Fighting between rival Muslim armies seeking power in Chad entered its eleventh day on Tuesday (1 April) following the failure of a fourth attempt at a ceasefire.
GV PAN: Deserted streets in N'Djamena
SV: Truck moving along street
SV: Body lying in street
GV: Car moving towards burning roadblock
GV: Wrecked truck blocks road
GV: Refugees with belonging in streets
GV: Refuges leaving town. (2 shots)
Script is copyright Reuters Limited. All rights reserved
Background: Fighting between rival Muslim armies seeking power in Chad entered its eleventh day on Tuesday (1 April) following the failure of a fourth attempt at a ceasefire. Intensive street battles involving mortars, bazookas and heavy machine guns raged in the streets of the capital N'Djamena. During the lulls, thousands of refugees fled the city for the safety of neighbouring Cameroun, but the fourth ceasefire in as many days hardly stopped the fighting at all.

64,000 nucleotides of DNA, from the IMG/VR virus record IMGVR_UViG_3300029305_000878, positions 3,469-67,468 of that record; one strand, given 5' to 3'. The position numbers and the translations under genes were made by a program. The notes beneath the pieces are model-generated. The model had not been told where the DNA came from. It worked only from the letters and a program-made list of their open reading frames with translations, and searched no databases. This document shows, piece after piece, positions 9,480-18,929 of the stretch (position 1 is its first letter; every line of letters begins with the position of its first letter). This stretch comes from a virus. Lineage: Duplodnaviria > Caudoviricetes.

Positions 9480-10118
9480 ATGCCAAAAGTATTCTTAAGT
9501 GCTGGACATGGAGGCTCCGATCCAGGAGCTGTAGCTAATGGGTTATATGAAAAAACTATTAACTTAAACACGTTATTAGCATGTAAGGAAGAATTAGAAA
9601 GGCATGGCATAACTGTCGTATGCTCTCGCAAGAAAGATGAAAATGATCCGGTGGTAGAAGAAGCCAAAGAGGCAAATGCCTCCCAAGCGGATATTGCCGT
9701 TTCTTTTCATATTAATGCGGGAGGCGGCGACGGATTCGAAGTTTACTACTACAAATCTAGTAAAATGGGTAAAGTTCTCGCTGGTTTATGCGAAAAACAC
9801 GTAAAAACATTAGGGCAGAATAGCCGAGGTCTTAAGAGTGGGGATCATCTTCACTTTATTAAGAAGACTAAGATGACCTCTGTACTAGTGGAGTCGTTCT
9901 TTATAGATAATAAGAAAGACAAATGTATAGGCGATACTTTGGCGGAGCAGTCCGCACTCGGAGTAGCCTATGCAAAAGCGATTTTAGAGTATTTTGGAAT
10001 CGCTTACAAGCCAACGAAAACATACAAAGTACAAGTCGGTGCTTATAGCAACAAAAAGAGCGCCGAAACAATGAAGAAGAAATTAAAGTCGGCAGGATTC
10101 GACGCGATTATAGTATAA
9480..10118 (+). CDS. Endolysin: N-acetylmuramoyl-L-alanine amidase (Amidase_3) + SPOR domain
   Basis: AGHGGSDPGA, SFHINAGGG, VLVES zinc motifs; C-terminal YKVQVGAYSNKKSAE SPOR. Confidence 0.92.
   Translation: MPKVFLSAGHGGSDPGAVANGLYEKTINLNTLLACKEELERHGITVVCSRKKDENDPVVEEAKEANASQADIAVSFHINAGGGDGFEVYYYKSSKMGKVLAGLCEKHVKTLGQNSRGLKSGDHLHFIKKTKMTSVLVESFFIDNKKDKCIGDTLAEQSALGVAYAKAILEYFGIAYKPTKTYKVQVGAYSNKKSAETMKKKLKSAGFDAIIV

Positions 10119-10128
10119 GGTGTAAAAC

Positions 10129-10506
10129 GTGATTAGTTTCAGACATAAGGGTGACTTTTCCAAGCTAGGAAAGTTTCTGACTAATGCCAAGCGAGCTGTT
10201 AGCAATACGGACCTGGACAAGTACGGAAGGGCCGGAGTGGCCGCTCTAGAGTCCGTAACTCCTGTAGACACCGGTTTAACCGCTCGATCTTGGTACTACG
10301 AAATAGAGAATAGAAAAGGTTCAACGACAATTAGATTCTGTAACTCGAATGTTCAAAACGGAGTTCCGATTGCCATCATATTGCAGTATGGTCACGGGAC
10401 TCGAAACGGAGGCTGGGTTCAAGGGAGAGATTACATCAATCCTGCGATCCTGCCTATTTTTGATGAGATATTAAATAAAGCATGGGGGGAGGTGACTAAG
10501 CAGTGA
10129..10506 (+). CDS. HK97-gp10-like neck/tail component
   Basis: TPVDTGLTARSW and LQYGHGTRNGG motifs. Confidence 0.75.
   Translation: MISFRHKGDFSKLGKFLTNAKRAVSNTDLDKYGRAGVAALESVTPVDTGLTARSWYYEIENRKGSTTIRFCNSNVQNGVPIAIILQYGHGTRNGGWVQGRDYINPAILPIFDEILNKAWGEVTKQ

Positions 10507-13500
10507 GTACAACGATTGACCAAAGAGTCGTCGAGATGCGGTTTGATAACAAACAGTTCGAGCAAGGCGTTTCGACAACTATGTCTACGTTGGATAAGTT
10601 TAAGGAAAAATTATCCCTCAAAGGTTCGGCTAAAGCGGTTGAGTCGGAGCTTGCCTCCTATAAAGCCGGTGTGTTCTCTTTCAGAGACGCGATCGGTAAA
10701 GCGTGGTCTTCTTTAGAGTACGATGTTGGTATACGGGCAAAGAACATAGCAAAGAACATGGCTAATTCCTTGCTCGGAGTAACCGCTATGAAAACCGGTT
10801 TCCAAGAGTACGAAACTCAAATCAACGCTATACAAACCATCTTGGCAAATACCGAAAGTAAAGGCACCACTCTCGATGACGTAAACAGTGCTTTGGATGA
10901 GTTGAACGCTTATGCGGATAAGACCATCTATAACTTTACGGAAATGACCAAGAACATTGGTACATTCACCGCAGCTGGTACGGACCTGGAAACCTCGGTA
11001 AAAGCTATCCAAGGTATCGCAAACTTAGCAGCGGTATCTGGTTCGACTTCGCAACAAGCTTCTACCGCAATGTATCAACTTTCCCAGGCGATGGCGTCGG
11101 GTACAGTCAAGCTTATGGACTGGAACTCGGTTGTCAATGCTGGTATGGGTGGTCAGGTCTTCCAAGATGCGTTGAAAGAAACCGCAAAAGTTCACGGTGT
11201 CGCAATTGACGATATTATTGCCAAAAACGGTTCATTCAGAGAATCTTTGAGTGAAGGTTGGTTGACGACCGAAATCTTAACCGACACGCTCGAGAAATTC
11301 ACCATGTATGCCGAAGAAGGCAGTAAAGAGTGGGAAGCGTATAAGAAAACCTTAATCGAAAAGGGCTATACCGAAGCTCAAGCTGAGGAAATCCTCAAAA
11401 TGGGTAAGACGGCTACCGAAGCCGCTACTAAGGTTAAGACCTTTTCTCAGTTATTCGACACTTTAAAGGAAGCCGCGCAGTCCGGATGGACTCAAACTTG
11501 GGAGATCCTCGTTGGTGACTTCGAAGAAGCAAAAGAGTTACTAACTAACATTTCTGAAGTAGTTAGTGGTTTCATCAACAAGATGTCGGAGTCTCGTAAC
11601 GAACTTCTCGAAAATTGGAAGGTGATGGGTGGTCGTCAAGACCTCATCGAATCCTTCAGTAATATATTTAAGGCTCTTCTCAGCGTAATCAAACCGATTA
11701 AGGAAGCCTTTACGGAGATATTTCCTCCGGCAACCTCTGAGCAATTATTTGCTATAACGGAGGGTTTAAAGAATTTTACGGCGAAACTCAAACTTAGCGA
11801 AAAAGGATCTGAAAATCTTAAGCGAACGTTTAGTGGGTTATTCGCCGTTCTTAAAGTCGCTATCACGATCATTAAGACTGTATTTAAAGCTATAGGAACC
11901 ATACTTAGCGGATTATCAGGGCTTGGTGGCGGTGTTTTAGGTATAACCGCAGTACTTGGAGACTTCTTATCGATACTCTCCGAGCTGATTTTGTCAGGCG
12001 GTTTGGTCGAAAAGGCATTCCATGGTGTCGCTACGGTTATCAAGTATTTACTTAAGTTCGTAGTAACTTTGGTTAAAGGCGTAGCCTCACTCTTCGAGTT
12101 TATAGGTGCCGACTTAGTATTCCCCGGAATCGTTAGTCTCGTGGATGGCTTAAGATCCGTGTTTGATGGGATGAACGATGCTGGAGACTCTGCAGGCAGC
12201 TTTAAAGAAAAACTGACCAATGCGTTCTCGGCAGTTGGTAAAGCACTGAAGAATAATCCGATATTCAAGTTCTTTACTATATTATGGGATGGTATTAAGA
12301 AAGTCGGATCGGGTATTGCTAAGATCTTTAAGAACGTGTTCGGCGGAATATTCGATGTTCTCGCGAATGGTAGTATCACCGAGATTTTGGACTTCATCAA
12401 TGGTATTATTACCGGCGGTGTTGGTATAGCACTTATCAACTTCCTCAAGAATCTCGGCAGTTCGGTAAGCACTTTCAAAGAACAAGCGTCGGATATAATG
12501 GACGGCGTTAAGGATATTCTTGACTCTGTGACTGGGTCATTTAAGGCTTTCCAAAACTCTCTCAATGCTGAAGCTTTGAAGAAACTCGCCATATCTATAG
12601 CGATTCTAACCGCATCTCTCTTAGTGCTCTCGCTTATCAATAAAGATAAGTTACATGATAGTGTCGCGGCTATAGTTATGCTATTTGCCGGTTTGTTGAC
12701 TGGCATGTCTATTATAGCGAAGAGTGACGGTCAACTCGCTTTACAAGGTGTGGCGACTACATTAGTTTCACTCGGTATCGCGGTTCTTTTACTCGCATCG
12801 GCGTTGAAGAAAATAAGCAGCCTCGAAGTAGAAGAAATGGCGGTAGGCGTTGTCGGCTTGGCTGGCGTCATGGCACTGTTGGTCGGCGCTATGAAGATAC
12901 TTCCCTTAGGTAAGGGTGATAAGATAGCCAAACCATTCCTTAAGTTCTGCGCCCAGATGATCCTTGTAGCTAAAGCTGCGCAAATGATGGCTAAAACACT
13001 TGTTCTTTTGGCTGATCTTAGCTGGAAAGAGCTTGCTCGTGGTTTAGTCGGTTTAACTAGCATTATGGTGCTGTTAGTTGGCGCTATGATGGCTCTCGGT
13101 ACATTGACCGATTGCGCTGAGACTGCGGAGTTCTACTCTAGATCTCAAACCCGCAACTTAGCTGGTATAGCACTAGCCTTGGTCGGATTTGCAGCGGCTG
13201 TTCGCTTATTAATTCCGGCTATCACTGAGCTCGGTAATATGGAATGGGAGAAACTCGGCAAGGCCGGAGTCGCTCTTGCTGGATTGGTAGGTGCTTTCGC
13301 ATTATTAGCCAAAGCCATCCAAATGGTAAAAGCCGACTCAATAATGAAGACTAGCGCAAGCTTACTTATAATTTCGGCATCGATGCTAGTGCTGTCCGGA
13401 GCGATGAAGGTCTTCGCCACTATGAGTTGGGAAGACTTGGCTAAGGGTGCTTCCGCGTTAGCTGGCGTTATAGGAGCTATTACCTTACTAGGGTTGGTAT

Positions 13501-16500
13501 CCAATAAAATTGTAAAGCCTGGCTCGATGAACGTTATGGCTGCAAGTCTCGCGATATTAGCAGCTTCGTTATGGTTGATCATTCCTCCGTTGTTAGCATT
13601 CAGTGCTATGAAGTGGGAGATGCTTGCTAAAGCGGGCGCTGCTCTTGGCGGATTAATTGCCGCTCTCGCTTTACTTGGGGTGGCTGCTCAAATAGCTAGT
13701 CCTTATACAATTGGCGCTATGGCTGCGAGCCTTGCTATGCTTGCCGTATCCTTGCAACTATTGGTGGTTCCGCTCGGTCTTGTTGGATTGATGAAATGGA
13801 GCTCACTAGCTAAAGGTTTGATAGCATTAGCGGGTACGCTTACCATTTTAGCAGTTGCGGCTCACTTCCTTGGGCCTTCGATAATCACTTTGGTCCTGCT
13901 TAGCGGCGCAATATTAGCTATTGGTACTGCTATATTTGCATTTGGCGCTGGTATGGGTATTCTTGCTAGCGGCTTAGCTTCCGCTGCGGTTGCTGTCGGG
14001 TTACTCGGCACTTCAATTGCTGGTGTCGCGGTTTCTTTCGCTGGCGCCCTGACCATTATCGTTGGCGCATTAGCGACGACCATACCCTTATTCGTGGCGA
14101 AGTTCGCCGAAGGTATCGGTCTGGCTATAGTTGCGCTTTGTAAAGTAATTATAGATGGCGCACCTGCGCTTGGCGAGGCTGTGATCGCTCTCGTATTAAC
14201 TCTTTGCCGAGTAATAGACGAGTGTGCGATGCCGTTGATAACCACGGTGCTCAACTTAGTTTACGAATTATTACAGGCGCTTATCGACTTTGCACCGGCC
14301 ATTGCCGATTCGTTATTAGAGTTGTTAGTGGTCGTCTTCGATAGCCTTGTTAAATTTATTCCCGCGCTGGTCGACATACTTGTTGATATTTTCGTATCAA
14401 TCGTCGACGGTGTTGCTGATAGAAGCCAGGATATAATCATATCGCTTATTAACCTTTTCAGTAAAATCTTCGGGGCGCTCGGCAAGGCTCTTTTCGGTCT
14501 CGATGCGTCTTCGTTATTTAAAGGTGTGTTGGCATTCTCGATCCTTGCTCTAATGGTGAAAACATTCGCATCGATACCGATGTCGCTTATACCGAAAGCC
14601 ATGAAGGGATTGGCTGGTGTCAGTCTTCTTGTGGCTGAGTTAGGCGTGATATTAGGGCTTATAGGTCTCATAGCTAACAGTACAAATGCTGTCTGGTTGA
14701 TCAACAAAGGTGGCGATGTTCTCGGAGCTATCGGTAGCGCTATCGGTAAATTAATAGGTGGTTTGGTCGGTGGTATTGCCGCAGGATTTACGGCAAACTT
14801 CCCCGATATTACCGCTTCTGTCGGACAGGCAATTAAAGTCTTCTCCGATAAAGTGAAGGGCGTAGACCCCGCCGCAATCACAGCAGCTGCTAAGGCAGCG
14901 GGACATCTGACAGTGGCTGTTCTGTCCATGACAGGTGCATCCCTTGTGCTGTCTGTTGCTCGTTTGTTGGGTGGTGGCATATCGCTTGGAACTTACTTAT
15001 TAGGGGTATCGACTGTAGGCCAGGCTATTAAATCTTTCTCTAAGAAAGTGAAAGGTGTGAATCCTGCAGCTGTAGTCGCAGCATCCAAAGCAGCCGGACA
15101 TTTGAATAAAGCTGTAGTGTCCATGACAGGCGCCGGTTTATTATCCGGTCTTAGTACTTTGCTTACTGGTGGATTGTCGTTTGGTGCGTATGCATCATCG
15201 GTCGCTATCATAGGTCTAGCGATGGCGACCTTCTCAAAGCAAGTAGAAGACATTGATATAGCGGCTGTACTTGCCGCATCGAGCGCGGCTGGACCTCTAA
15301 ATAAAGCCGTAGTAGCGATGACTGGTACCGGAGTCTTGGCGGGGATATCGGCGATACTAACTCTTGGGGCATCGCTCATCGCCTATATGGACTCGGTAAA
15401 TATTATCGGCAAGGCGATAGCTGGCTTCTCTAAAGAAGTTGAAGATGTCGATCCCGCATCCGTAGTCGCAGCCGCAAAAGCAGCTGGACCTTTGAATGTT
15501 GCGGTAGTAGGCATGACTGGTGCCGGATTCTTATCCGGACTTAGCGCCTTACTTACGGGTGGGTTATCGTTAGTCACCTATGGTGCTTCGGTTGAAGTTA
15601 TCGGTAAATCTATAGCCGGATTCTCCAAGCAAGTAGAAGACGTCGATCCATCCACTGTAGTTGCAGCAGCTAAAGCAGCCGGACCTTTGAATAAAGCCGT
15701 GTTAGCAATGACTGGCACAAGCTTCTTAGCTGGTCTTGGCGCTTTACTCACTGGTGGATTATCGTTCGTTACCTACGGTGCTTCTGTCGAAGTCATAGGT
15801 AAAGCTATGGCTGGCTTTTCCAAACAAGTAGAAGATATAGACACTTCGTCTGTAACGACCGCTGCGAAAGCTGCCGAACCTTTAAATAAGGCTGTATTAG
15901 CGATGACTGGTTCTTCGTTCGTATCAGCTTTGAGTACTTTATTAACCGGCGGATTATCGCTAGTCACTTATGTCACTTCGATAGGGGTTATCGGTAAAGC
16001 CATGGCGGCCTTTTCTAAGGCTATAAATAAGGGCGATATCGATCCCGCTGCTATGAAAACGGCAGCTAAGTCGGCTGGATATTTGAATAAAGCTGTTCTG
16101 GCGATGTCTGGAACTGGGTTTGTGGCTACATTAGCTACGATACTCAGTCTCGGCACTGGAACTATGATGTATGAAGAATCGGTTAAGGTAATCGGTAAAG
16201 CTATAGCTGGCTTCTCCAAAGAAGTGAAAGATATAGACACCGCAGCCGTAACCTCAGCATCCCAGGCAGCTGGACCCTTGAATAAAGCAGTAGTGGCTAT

SYNOPSIS: Eleven days of intensive fighting have devastated Chad's capital of N'Djamena. Deserted streets echo with the sounds of continuing gunfire and shelling as the fourth ceasefire in as many days fails to bring the warring parties to a halt.
More than a thousand people have died and 15-hundred have been wounded in the battles which have been concentrated around the capital. Basically, the conflict is between northern armed forces loyal to Chad's Defence Minister, Hissene Habre, and a loose coalition of troops led by President Goukouni Oueddei.
A congolese peacekeeping force had pulled out, the city's hospital is being evacuated and everyone who can is leaving. Tens of thousands of civilians have fled south to neighbouring Cameroun and a number of foreign diplomats have taken refuge at the air base outside the city. Those who are left have resigned themselves struggle before the final victor emerges.